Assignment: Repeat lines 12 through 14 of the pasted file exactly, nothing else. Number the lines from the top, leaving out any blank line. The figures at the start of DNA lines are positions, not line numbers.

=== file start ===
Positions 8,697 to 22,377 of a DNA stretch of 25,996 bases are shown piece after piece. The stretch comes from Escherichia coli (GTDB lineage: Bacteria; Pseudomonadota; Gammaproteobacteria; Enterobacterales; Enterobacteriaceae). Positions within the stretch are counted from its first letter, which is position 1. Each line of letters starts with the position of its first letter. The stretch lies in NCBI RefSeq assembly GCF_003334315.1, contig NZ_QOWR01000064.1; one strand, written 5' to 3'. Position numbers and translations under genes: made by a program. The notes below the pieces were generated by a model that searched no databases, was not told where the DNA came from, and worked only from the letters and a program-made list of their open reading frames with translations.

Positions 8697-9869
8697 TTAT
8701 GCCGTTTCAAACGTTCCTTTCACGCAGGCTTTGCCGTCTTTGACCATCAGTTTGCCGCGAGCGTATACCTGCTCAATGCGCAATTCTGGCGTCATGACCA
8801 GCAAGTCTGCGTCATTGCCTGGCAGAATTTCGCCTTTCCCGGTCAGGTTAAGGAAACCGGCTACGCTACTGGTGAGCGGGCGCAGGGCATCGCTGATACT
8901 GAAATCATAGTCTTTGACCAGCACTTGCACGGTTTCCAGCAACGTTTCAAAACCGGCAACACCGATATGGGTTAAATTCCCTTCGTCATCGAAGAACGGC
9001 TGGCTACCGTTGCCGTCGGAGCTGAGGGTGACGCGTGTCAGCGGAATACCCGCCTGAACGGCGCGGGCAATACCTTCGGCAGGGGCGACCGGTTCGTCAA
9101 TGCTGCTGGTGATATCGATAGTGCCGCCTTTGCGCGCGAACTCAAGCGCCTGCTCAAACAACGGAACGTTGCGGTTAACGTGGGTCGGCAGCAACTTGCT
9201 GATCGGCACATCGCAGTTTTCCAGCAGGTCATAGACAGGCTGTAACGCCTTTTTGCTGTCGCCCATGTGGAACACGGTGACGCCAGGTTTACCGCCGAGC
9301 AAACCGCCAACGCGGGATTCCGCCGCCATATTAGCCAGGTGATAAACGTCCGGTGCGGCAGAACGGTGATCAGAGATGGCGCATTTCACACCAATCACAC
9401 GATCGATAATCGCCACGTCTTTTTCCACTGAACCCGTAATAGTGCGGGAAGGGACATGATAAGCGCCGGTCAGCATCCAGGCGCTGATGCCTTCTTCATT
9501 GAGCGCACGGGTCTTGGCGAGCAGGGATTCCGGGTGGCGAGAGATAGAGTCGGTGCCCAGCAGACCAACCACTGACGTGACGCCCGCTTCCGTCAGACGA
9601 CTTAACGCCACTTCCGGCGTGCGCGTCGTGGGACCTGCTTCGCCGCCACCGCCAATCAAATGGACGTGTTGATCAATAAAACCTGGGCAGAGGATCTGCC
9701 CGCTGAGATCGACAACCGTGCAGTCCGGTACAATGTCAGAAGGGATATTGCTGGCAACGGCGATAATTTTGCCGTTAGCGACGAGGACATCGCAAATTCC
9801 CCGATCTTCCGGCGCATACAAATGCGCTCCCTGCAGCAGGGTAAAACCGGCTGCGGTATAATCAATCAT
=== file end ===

9501 GAGCGCACGGGTCTTGGCGAGCAGGGATTCCGGGTGGCGAGAGATAGAGTCGGTGCCCAGCAGACCAACCACTGACGTGACGCCCGCTTCCGTCAGACGA
9601 CTTAACGCCACTTCCGGCGTGCGCGTCGTGGGACCTGCTTCGCCGCCACCGCCAATCAAATGGACGTGTTGATCAATAAAACCTGGGCAGAGGATCTGCC
9701 CGCTGAGATCGACAACCGTGCAGTCCGGTACAATGTCAGAAGGGATATTGCTGGCAACGGCGATAATTTTGCCGTTAGCGACGAGGACATCGCAAATTCC